Human Trafficking Law

A Brief Introduction

The problem of human trafficking is now of major global concern.  Immense resources, at national and international levels, are expended to research and combat human trafficking.¹  However, it was not always the case that human trafficking was considered such a priority.  The story of how human trafficking gained such widespread attention is intimately tied to how human trafficking is now legally defined.  To understand this connection, there are several legal doctrines to understand.

White Slavery and Anti-Vice Crusades

Newspaper clip from 1910, Chicago (open source)

In the mid-19th century, the concept  of “white slavery” emerged to articulate a concern for women and a disdain for sexual commerce.  In both the United States and Britain, anti-vice vigilance groups raised public consciousness about “public women” who were seen as victims of male domination and their corrupt morals. For excellent research on U.S. anti-vice politics, and the role of the 1910 Mann Act in regulating women and migrants, see Jessica Pliley’s excellent book Policing Sexuality: The Mann Act and the Making of the FBI (Harvard UP).  These concerns for vice were ultimately codified in the 1910 International Convention for the Suppression of the White Slave Traffic, a document of the League of Nations.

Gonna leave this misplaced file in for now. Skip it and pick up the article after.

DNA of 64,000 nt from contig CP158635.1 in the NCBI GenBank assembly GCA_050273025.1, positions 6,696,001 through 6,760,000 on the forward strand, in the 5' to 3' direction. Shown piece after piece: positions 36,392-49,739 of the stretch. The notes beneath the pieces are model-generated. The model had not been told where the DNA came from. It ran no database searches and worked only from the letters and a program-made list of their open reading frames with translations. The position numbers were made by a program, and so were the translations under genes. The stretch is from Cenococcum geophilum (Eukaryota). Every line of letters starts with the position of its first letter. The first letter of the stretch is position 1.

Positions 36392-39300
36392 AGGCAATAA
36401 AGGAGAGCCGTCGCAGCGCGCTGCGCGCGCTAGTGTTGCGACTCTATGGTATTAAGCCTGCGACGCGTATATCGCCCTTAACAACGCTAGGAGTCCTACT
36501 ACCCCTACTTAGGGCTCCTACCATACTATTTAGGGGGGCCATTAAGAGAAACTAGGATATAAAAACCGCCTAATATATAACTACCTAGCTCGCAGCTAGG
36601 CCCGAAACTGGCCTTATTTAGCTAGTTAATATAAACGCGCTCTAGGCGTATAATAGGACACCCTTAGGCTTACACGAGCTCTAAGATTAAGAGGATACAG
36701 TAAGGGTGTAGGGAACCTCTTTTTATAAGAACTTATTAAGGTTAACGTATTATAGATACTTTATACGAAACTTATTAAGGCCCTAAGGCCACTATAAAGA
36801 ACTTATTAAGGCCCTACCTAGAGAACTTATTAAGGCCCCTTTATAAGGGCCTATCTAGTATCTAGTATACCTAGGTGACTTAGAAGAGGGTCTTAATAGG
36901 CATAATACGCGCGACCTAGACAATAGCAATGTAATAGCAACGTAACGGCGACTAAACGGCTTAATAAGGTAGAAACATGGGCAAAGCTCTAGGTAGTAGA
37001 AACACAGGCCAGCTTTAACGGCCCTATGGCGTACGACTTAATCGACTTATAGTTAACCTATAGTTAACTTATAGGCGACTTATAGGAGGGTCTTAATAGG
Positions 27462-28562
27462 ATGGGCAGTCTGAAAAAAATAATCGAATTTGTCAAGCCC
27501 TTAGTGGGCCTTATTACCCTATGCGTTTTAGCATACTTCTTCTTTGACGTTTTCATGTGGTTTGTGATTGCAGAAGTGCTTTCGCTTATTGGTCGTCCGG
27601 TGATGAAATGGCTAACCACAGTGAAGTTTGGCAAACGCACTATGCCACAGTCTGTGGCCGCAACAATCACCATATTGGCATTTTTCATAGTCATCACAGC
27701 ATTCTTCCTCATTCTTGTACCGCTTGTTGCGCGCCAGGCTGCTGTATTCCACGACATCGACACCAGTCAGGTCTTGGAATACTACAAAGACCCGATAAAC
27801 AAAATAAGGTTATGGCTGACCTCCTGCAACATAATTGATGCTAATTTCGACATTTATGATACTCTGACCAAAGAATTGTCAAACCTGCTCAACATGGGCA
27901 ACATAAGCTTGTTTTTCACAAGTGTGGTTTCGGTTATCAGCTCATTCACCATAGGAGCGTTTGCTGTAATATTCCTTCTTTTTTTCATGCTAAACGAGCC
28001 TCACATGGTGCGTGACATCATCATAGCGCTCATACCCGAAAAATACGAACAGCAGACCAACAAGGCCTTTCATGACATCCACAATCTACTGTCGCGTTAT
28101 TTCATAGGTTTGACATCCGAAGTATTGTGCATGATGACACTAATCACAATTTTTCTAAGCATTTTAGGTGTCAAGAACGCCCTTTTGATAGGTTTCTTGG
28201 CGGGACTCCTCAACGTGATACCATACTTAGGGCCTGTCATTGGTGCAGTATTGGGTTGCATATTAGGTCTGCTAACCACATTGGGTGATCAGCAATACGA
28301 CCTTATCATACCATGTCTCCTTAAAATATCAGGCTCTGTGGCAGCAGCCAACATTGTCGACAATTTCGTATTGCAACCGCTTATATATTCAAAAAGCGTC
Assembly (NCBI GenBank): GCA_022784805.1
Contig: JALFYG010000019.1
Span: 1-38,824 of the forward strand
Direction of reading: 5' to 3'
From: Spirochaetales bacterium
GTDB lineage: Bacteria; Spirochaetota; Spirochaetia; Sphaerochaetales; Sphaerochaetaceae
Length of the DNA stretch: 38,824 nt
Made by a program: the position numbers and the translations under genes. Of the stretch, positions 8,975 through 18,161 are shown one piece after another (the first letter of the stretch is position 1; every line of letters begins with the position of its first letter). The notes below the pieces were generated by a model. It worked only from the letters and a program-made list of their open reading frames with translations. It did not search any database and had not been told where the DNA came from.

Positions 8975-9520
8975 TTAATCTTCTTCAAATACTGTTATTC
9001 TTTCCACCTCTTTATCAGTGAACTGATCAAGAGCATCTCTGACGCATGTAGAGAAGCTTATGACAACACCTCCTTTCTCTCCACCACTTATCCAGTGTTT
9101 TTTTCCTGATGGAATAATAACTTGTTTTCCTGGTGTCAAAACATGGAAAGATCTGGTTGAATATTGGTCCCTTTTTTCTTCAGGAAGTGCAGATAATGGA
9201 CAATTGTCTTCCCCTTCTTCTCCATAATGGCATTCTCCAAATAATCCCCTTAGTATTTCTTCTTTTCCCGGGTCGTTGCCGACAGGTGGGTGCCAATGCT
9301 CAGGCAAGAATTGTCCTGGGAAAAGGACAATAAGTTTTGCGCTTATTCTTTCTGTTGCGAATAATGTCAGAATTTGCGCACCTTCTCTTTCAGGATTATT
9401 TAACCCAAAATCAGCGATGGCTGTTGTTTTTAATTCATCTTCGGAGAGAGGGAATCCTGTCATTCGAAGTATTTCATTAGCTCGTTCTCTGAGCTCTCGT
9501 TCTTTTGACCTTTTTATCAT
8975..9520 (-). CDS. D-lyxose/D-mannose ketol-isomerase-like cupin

The underlying concerns of the convention grew out of domestic (national) policies aimed at regulating vice (sexual commerce) and a desire to create government coordination in the event of foreign women appearing in commercial sex.  The document states:

“Each of the Contracting Governments undertakes to establish or name some authority charged with the co-ordination of all information relative to the procuring of women or girls for immoral purposes abroad … Each of the Governments undertakes to have a watch kept, especially in railway stations, ports of embarkation , and en route, for persons in charge of women and girls destined for an immoral life.”

Significantly, in 1921 the League of Nations revises the convention, named the International Convention on the Traffic in Women and Children.  This document brought two important changes to legal doctrine.  First, “white slavery” was renamed the “traffic in women” so that all women regardless of race or ethnicity could be seen as possible victims.  Second, the term “traffic” signified the importance of women’s movement across borders, and thus shifted focus on “trafficking” from a domestic to international issue.²

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